Wednesday, February 10, 2016

Truth Photo By Larry Tebo The NorthWood Panthers and the Whitko Wildcats met Monday evening for the West Noble sectional title with the Panthers winning the championship 76-35. NorthWood's head coach Steve Neff didn't agree with a call.|107115 (AP)

NorthWood's coach Steve Neff talkes to his girls during a time out. Host NorthWood took on Wawasee in class 3A girls basketball sectional Wednesday Feb. 12, 2014 at the NorthWood sectional. The Panthers beat the Warriors 68-38. (Larry Tebo / The Elkhart Truth)

Long time rival coaches Kem Zolman of Wawasee and Steve Neff in his last year at NorthWood chat on the bench before the game. Host NorthWood took on Wawasee in class 3A girls basketball sectional Wednesday Feb. 12, 2014 at the NorthWood sectional. The Panthers beat the Warriors 68-38. (Larry Tebo / The Elkhart Truth) (Buy this photo)
Neff takes loss in final game with some wit and some ire
Posted on Feb. 23, 2014 at 4:11 p.m.

DECATUR — No cookies. That hurts.

For the first 20 of my 34 years of covering high school athletes, girls basketball was right there with football as my go-to sports to follow. I dearly loved the characters of the game as much as the character in the game.

Steve Neff proudly embodied both.

He is quite the character — in practice, during games or just shootin' the breeze. Neff could get on a kid for a bone-head play in practice one minute and crack a joke and elicit smiles the next.

And he possesses the level of character that his girls embraced. In his historic 37-year run on the NorthWood girls basketball sidelines, I'm sure there were players who didn't always take to his approach, but most had to respect his passionate wish to see athletes succeed on and off the court. 

It was never about him.

When it was announced before this season started that the 2013-14 campaign would be his last, he never wanted a celebratory tour. He just wanted to coach girls, win some games and maybe stuff a few more trophies into the school's decorated trophy case.

After the Panthers were unceremoniously eliminated from Saturday's Class 3A Bellmont Regional on a controversial call at game's end, Neff quietly blended self-deprecating wit with predictable ire.

"No cookies," Neff said with a grin as he wrapped up his post-game remarks.

Yup, cookies.

When NorthWood put up an impressive six-year run of regional titles from 1994-99, Neff, along with school administrators, headed to Fort Wayne for a semistate coaches meeting the following Monday morning. Most of these gatherings took place at the Allen County Coliseum.

Most of those years, Neff graciously offered an early A.M. ride to a few weary sportswriters. The trip always started with stroll through the school's cafeteria to pick up a few small bags of freshly baked and lovingly prepared chocolate chip cookies.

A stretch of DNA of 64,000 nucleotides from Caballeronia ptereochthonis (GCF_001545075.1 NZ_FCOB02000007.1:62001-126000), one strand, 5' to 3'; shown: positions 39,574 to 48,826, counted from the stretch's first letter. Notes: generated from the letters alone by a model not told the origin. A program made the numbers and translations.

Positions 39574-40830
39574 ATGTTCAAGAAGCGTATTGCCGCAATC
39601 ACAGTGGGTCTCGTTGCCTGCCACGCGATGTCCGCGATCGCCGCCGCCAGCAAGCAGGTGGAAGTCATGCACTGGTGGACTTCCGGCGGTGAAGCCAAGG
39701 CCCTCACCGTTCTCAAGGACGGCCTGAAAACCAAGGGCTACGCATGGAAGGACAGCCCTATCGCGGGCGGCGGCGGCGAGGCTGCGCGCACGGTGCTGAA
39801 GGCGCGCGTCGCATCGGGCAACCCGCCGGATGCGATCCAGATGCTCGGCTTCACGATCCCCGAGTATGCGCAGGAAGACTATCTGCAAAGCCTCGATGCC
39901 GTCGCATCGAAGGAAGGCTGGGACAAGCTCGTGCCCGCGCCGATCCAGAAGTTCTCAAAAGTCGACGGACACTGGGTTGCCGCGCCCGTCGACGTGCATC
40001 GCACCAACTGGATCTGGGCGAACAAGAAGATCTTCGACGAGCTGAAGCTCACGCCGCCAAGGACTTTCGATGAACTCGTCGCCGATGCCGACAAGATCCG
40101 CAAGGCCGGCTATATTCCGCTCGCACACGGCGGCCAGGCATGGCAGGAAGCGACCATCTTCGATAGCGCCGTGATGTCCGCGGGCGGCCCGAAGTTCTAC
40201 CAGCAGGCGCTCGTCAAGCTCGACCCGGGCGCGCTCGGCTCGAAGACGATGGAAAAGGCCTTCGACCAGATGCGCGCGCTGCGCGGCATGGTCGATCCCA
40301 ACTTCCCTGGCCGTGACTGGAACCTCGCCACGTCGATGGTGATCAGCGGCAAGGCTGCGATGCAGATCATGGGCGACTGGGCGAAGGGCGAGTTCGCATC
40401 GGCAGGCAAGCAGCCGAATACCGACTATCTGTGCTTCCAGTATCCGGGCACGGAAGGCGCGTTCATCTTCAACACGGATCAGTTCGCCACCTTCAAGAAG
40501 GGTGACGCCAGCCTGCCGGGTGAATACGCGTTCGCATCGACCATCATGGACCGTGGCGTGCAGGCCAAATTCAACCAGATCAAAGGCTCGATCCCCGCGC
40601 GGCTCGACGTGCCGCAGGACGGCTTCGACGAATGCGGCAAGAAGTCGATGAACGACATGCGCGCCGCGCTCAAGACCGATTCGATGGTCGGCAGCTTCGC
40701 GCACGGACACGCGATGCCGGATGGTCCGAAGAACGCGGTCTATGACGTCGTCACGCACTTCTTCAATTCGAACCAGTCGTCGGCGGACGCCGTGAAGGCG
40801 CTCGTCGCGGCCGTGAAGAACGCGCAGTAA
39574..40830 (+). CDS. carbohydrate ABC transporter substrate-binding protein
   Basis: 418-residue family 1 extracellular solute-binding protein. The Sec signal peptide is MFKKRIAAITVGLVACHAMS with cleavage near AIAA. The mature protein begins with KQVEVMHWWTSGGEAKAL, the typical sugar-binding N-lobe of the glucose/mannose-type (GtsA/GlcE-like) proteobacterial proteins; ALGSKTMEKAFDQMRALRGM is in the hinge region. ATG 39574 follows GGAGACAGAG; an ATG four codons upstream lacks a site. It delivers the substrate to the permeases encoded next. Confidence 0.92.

These were to-die-for kind of cookies.

I chose to cover NorthWood's regional journey this year because, win or lose, I wanted to be there for part of Steve Neff's final run through a tournament he dominated for a generation. For many of his 24 sectional crowns and most of his 10 regional championships, I had a front row seat. I didn't want to miss this.

But an unexpected whistle with no time on the clock led to a game-winning Norwell free throw which sent Indiana's winningest girls basketball coach home for the last time. His heartache for the kids more than out-weighed his sense of personal setback and disappointment.

"They battled ... they battled really well ... just didn't come out right," Neff said. "They tried their hardest. We had our chances.

"When there's no time on the clock and somebody with a whistle in their hands makes a team win, that'll stick in my craw for a long time."

Norwell later rode its victory over NorthWood into a regional title when the Knights came back at night at knocked off Muncie Central.

"My hats off to Norwell," Neff said. "You've got to get beat by somebody, he's a great guy. I'm happy for Eric (Thornton). I wish them the best down the route. He's put his time in and he needs to get out there and feel what it's like, too."

Neff's players, though, had their sights set on getting their guy one final triumphant moment.

"We all tried our best. We just didn't come out with a win," senior Morgan Olson said. "You've gotta know it's a game, you learn from your losses and just move on to the next thing.

"It's been so awesome to play for Coach Neff. We were all really trying to come out to get the win for him. It's been so much fun to play for him."

"We came out here and played our hearts out for each other," senior Inger Yoder said. "Same thing happened to us last year. I never thought I'd feel that same thing again.

"He's really encouraged me, pushed me to be the best athlete and best person I can be. As seniors, we wanted this game, but we wanted it more for Neff."

Deep down, I wanted a win for Steve Neff, too. But for 99 percent of high school coaches, no matter the sport and no matter whether they are retiring or continuing on in their career, seasons end with a loss.

The stunning finish to Neff's final tourney appearance will wear off in memory, he said, when he gets the next sunburn on his face and his first eagle on a golf course.

And now Neff can have all the cookies he wants. The good ol' boy who grew up in Wakarusa and stayed home to live and teach has earned them.

Congratulations, Coach.